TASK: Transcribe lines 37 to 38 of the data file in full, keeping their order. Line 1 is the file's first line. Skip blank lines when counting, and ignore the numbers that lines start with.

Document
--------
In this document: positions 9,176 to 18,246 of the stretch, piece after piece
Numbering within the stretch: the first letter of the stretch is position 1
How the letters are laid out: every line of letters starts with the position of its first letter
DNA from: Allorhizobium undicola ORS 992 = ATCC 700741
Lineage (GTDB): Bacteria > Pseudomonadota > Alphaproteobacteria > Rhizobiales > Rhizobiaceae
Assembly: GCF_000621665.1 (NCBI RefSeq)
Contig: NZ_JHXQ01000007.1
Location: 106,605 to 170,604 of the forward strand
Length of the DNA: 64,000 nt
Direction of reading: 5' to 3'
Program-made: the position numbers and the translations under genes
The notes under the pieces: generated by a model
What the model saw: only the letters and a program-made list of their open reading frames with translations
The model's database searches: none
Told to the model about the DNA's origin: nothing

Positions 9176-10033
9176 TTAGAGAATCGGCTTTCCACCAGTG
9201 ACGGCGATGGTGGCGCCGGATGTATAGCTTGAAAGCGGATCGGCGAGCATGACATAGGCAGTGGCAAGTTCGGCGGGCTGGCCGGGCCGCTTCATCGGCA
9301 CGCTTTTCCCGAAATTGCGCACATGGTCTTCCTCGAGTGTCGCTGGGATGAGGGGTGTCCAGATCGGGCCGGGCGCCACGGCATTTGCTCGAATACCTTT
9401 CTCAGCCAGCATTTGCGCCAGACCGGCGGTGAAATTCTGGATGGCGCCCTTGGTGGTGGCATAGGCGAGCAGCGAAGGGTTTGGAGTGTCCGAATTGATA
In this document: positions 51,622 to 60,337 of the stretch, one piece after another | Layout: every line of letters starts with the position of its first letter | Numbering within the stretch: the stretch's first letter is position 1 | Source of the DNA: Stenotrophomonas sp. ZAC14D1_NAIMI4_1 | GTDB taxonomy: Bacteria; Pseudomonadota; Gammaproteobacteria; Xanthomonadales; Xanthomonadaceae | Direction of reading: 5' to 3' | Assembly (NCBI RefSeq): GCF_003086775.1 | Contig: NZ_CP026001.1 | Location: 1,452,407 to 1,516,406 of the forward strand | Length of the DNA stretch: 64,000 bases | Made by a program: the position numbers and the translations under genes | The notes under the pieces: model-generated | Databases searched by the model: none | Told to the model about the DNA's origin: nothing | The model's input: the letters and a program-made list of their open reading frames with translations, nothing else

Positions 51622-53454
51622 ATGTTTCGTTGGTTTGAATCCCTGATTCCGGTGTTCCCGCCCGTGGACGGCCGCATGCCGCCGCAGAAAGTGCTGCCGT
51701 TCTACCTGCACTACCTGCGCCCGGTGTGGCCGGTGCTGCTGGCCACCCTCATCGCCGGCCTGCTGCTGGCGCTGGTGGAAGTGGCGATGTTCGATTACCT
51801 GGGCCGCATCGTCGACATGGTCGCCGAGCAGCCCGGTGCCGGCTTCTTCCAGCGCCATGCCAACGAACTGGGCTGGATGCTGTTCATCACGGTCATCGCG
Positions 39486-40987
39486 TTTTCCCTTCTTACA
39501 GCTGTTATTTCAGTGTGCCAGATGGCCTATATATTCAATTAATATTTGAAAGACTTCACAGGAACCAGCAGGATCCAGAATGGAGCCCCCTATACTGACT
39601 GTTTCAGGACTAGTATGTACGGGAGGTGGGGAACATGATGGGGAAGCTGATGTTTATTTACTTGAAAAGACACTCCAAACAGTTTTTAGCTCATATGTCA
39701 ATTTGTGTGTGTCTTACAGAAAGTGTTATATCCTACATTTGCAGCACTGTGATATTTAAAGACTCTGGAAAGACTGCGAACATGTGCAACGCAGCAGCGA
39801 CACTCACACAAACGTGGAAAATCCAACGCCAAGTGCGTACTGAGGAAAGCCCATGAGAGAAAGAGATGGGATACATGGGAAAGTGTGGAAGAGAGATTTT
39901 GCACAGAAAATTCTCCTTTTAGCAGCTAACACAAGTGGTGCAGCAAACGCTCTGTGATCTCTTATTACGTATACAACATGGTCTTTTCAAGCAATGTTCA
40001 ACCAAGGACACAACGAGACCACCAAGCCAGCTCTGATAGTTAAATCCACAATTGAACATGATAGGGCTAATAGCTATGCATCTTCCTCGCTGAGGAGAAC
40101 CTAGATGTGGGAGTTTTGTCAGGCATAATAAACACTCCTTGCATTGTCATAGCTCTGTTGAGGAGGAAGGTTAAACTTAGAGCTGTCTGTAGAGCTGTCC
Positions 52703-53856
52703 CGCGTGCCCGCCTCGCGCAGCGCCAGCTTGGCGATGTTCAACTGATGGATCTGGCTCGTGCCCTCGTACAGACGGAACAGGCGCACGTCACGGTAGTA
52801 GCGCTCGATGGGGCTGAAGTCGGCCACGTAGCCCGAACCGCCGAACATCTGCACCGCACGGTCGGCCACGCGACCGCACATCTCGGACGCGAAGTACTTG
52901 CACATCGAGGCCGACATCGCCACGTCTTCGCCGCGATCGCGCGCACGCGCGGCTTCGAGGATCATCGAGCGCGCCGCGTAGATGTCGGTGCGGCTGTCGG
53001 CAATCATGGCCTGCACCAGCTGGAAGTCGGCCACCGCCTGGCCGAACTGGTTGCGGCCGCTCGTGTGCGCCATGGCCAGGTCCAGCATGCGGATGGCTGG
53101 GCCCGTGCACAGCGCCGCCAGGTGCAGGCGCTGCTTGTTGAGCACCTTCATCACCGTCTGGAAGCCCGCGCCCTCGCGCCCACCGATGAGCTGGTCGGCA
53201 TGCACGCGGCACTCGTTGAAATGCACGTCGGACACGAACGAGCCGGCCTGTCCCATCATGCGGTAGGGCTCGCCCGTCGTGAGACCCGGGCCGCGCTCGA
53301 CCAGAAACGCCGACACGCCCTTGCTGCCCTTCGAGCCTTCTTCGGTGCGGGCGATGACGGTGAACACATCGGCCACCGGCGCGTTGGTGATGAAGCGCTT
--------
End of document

52801 GCGCTCGATGGGGCTGAAGTCGGCCACGTAGCCCGAACCGCCGAACATCTGCACCGCACGGTCGGCCACGCGACCGCACATCTCGGACGCGAAGTACTTG
52901 CACATCGAGGCCGACATCGCCACGTCTTCGCCGCGATCGCGCGCACGCGCGGCTTCGAGGATCATCGAGCGCGCCGCGTAGATGTCGGTGCGGCTGTCGG